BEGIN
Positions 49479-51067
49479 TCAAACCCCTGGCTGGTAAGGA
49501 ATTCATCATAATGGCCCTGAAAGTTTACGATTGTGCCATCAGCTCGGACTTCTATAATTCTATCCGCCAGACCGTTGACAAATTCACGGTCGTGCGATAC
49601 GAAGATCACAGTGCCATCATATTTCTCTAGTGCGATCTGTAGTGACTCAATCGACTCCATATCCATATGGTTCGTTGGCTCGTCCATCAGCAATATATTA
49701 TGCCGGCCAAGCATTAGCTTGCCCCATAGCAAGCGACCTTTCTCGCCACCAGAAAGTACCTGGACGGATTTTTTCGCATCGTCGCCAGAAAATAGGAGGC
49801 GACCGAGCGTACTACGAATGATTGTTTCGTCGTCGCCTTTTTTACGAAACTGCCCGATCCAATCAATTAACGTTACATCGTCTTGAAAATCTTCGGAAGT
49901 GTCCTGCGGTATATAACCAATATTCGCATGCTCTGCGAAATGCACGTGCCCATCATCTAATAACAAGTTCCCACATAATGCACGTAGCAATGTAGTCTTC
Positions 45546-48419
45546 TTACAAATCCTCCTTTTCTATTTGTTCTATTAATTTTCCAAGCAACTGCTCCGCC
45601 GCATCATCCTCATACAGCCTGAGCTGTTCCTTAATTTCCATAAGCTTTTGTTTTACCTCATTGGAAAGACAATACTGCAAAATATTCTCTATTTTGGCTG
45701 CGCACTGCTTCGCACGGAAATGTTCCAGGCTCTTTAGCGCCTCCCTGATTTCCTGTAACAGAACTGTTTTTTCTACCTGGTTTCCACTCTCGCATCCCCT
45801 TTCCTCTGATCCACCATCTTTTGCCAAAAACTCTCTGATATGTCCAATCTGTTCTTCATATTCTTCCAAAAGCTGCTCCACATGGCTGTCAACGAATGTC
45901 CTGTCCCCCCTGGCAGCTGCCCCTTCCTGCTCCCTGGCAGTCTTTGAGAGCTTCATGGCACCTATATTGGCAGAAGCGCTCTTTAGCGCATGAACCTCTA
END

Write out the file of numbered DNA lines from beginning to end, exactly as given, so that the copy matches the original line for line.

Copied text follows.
Positions 49479-51067
49479 TCAAACCCCTGGCTGGTAAGGA
49501 ATTCATCATAATGGCCCTGAAAGTTTACGATTGTGCCATCAGCTCGGACTTCTATAATTCTATCCGCCAGACCGTTGACAAATTCACGGTCGTGCGATAC
49601 GAAGATCACAGTGCCATCATATTTCTCTAGTGCGATCTGTAGTGACTCAATCGACTCCATATCCATATGGTTCGTTGGCTCGTCCATCAGCAATATATTA
49701 TGCCGGCCAAGCATTAGCTTGCCCCATAGCAAGCGACCTTTCTCGCCACCAGAAAGTACCTGGACGGATTTTTTCGCATCGTCGCCAGAAAATAGGAGGC
49801 GACCGAGCGTACTACGAATGATTGTTTCGTCGTCGCCTTTTTTACGAAACTGCCCGATCCAATCAATTAACGTTACATCGTCTTGAAAATCTTCGGAAGT
49901 GTCCTGCGGTATATAACCAATATTCGCATGCTCTGCGAAATGCACGTGCCCATCATCTAATAACAAGTTCCCACATAATGCACGTAGCAATGTAGTCTTC
Positions 45546-48419
45546 TTACAAATCCTCCTTTTCTATTTGTTCTATTAATTTTCCAAGCAACTGCTCCGCC
45601 GCATCATCCTCATACAGCCTGAGCTGTTCCTTAATTTCCATAAGCTTTTGTTTTACCTCATTGGAAAGACAATACTGCAAAATATTCTCTATTTTGGCTG
45701 CGCACTGCTTCGCACGGAAATGTTCCAGGCTCTTTAGCGCCTCCCTGATTTCCTGTAACAGAACTGTTTTTTCTACCTGGTTTCCACTCTCGCATCCCCT
45801 TTCCTCTGATCCACCATCTTTTGCCAAAAACTCTCTGATATGTCCAATCTGTTCTTCATATTCTTCCAAAAGCTGCTCCACATGGCTGTCAACGAATGTC
45901 CTGTCCCCCCTGGCAGCTGCCCCTTCCTGCTCCCTGGCAGTCTTTGAGAGCTTCATGGCACCTATATTGGCAGAAGCGCTCTTTAGCGCATGAACCTCTA